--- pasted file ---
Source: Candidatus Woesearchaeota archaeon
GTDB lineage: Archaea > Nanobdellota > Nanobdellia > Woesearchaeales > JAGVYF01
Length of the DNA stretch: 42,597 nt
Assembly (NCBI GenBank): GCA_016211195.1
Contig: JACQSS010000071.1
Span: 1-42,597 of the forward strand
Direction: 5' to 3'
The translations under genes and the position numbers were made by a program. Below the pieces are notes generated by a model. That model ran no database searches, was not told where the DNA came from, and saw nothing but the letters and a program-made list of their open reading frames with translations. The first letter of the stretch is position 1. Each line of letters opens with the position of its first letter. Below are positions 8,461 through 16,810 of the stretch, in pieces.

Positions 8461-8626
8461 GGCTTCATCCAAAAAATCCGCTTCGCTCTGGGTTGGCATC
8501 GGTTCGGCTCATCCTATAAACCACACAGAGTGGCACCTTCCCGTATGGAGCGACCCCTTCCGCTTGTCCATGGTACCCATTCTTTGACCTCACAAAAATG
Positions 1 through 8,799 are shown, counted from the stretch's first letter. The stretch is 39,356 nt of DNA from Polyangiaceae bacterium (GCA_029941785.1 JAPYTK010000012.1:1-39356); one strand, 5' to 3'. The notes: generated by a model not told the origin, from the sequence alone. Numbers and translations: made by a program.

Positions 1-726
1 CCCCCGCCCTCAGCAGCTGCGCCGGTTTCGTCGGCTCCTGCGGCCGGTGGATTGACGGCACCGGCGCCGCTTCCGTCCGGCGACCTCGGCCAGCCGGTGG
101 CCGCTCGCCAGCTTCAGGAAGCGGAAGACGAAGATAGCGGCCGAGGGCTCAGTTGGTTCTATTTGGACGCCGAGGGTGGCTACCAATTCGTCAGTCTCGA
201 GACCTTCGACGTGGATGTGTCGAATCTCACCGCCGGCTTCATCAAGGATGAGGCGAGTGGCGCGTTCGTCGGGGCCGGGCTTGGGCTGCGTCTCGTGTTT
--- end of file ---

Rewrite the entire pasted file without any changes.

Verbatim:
Source: Candidatus Woesearchaeota archaeon
GTDB lineage: Archaea > Nanobdellota > Nanobdellia > Woesearchaeales > JAGVYF01
Length of the DNA stretch: 42,597 nt
Assembly (NCBI GenBank): GCA_016211195.1
Contig: JACQSS010000071.1
Span: 1-42,597 of the forward strand
Direction: 5' to 3'
The translations under genes and the position numbers were made by a program. Below the pieces are notes generated by a model. That model ran no database searches, was not told where the DNA came from, and saw nothing but the letters and a program-made list of their open reading frames with translations. The first letter of the stretch is position 1. Each line of letters opens with the position of its first letter. Below are positions 8,461 through 16,810 of the stretch, in pieces.

Positions 8461-8626
8461 GGCTTCATCCAAAAAATCCGCTTCGCTCTGGGTTGGCATC
8501 GGTTCGGCTCATCCTATAAACCACACAGAGTGGCACCTTCCCGTATGGAGCGACCCCTTCCGCTTGTCCATGGTACCCATTCTTTGACCTCACAAAAATG
Positions 1 through 8,799 are shown, counted from the stretch's first letter. The stretch is 39,356 nt of DNA from Polyangiaceae bacterium (GCA_029941785.1 JAPYTK010000012.1:1-39356); one strand, 5' to 3'. The notes: generated by a model not told the origin, from the sequence alone. Numbers and translations: made by a program.

Positions 1-726
1 CCCCCGCCCTCAGCAGCTGCGCCGGTTTCGTCGGCTCCTGCGGCCGGTGGATTGACGGCACCGGCGCCGCTTCCGTCCGGCGACCTCGGCCAGCCGGTGG
101 CCGCTCGCCAGCTTCAGGAAGCGGAAGACGAAGATAGCGGCCGAGGGCTCAGTTGGTTCTATTTGGACGCCGAGGGTGGCTACCAATTCGTCAGTCTCGA
201 GACCTTCGACGTGGATGTGTCGAATCTCACCGCCGGCTTCATCAAGGATGAGGCGAGTGGCGCGTTCGTCGGGGCCGGGCTTGGGCTGCGTCTCGTGTTT